- Deal for Ak-103 assault rifles to be manufactured in India
- The U.S. has warned India, that the deals could attract sanctions under the Countering America’s Adversaries Through Sanctions Act (CAATSA).
- India has been negotiating with USA for waiver against CAATSA, but U.S has not given any signal yet.
- Expected Agreements in Future:
- Memoranda of Understanding for investment deals
- Major agreement on space cooperation where Russia will assist India with its ‘Gaganyaan’ programme to put a human in space
- MoU for Road Transport and the Road Industry
- Cooperation on Micro, Small and Medium Enterprises.
- Nuclear power cooperation will be discussed.
1.The Union Cabinet approved the hike in minimum support prices (MSP) of wheat, masur, safflower and gram.
- The decision is in line with the government’s announcement to provide farmers a 50 per cent profit over the cost of production.
- The government announced a 6 percent to 21 percent hike in support price for rabi crops.
Minimum Support Price (MSP)
- MSP is a price at which the government buys crops from the farmers. This is irrespective of its price, to protect agriculture producers from sharp fall in prices.
- The support price has been increased based on the recommendations of farm advisory body Commission for Agricultural Costs and Prices (CACP).
Commission for Agricultural Costs and Prices
- Commission for Agricultural Costs and Prices (CACP) is an expert body which recommend minimum support prices (MSPs) to Government by taking into account cost of production, trends in domestic and international prices.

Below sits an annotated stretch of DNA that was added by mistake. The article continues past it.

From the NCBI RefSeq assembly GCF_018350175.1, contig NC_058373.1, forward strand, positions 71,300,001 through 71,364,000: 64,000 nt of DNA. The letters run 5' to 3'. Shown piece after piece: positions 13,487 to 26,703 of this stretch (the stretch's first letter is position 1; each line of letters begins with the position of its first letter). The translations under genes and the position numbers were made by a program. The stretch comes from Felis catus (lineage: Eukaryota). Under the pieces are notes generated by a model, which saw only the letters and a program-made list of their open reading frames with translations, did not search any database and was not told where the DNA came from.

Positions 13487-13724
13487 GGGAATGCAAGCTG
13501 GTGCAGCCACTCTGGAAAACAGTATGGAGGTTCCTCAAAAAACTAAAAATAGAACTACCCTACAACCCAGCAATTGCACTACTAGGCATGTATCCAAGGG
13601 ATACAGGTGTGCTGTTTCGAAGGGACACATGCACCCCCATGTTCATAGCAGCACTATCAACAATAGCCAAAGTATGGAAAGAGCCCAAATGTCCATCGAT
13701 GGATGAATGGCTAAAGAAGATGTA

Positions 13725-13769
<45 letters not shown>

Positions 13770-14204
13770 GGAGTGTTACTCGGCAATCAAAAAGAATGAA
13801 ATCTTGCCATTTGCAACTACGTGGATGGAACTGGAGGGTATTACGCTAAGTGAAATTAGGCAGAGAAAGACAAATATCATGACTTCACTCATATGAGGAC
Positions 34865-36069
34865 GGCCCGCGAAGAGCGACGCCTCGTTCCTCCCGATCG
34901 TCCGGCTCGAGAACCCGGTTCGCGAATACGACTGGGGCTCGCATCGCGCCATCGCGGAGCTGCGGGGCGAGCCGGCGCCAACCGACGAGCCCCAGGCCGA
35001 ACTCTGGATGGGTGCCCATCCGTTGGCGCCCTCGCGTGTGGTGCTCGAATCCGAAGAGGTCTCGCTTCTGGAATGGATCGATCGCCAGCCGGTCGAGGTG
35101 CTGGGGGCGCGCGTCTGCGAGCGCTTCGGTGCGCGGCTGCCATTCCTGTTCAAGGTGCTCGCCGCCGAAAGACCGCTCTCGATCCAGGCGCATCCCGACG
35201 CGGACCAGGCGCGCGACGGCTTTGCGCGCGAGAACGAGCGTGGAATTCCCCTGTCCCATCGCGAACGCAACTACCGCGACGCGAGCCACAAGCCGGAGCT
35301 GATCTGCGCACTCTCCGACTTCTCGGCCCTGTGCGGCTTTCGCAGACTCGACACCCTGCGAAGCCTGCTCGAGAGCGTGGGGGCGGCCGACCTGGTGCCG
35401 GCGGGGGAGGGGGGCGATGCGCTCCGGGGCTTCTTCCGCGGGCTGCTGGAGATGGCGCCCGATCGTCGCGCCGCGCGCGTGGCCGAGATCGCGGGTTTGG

- It is an attached office of the Ministry of Agriculture and Farmers Welfare.
- Also, to address distress in the farm sector, the government had in July increased the paddy MSP by a record Rs 200 per quintal and gave a steep hike in other Kharif (summer-sown) crops.
- National Fisheries Development Board (NFDB) has formulated a draft national policy on mariculture with Central Marine Fisheries Research Institute (CMFRI).
- Mariculture zones: Mariculture zones will be established by demarcating special areas in the sea for activities such as cage farming, bivalve farming, pen culture, seaweed culture, hatcheries and nurseries based on scientific criteria.
- It suggested farming of genetically modified (GM) species in closed mariculture systems.
- The policy allows farming exotic and genetically modified species in closed mariculture systems after stringent risk assessment and monitoring.
- Objective of the policy
- To enhance mariculture production in the country
- increase income and employment opportunities in a sustainable way
- promoting entrepreneurship by facilitating technical and financial inputs
6.Identifying potential zones through remote sensing: Satellite remote sensing data and GIS will be used to identify potential zones for mariculture on the basis of scientific to avoid conflict with other users and protecting the livelihoods of local fishing communities.